“Is there any scenario, with a reasonable probability of occurring, in which investing in index funds as one’s core mutual fund holdings would not be smart?” — Dana Nibby
No. Over the long run, the much-lower-expense-drag of the index funds give them a huge advantage over actively-managed funds. It’s like comparing horses with 20-pound jockeys versus horses with 150-popund jockeys.
“I.e. [he persists], what happens if everyone, more-or-less, gets the idea that investing in the S&P 500 is the thing to do; similar to the group-think of the ‘Fools’ running up the stock of Iomega. Wouldn’t that be an inherently unstable situation?”
Well, if literally everyone did it—and especially if they all chose just S&P 500 index funds rather than spreading their money across a broader range of index funds—then prices would become less rational and efficient, giving active managers a better chance of beating the index funds despite their higher expenses.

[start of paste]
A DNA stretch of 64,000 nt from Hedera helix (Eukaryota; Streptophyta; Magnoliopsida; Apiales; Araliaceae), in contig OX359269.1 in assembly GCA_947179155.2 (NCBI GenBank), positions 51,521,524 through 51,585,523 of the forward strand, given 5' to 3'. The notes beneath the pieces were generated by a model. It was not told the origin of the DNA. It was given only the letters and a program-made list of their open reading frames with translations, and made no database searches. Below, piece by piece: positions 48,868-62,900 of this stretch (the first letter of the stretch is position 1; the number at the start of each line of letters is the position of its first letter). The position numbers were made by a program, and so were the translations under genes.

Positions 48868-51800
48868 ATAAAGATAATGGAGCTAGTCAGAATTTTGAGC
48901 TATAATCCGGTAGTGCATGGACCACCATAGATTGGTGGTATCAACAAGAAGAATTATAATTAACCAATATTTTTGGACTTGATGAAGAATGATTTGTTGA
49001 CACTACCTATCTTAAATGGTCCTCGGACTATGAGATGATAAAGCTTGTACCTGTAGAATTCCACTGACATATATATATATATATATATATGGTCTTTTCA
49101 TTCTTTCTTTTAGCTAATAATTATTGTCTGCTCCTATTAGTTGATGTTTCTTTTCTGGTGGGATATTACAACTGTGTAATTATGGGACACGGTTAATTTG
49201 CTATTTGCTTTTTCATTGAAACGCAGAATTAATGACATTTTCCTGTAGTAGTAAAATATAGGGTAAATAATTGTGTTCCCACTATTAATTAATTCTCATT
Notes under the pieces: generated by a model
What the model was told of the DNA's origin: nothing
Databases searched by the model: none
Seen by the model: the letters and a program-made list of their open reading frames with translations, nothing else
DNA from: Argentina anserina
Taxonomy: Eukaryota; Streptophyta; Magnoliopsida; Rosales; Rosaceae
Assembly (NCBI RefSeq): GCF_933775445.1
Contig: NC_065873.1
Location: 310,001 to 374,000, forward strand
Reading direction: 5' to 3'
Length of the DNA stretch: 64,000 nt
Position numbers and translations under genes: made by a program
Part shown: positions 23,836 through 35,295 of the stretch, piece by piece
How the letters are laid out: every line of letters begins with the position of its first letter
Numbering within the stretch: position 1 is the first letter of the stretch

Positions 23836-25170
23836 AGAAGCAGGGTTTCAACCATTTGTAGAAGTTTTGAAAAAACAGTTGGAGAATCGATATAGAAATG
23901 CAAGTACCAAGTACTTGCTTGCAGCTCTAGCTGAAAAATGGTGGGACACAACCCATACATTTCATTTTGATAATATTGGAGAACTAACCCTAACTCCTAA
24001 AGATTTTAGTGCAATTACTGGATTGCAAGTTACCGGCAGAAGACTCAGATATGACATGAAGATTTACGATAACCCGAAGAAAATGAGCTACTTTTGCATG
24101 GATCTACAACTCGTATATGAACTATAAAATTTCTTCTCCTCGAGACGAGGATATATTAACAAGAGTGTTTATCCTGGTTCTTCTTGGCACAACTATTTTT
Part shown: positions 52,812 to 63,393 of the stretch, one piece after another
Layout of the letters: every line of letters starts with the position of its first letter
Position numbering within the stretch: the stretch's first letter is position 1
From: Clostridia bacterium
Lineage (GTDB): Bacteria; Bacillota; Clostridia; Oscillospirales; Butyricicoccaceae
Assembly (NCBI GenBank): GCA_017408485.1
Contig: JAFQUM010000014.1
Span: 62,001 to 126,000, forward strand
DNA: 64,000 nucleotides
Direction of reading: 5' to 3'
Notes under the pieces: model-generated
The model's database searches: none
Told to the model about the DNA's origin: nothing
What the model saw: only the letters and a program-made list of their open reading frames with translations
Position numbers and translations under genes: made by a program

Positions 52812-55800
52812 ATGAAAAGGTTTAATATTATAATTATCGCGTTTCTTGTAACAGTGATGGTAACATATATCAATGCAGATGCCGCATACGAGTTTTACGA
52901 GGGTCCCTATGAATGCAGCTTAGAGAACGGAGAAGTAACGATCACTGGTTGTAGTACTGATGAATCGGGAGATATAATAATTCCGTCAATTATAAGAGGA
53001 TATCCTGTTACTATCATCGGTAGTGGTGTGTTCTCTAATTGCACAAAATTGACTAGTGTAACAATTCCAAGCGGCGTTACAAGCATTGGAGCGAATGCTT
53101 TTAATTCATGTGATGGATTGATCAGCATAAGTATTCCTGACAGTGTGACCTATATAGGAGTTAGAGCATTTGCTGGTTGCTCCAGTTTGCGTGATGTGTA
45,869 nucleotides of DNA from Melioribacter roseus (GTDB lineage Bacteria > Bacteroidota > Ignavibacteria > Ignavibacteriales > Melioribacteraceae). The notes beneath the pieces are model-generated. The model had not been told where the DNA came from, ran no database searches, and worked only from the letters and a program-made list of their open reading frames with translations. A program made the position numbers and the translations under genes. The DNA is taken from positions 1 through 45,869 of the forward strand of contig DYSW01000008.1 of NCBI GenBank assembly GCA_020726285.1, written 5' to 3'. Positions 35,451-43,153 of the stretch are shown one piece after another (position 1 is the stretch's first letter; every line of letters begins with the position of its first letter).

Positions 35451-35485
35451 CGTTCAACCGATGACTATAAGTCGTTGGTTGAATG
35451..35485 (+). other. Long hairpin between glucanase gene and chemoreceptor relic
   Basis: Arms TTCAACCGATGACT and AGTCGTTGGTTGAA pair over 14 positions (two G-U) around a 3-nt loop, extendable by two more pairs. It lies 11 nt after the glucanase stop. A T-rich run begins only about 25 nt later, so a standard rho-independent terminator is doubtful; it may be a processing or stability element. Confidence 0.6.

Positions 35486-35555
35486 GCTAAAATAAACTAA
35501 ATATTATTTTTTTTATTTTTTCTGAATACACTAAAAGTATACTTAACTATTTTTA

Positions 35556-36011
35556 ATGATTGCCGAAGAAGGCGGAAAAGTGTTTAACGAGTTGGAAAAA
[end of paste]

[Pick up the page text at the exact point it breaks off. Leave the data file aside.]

This is an argument for looking beyond just the S&P index funds, and, for that matter, beyond just the US market (of which the S&P 500 companies make up a large share).
But naturally, long before it got anywhere near the impossible extreme I just described, it would self-correct. People would see “bargains” outside the universe of indexed stocks. They would sell their index funds (driving the price of S&P stocks back down toward fairer valuations) and buy the bargains (driving up their price).
The paradox is that, on the one hand, we need investors and money managers actively trying to beat the market in order for the sum of their collective judgements to set sensible, rational stock prices. Yet, on the other hand, when they do, it becomes very hard for any of them consistently to beat the market, let alone by enough to justify (for example) 1.5% annual expense charges—150-pound jockeys.
Quote of the Day
It’s given new meaning to me of the scientific term black hole.~Time, Inc. CEO Don Logan when asked how much Time had developing its Pathfinder web site
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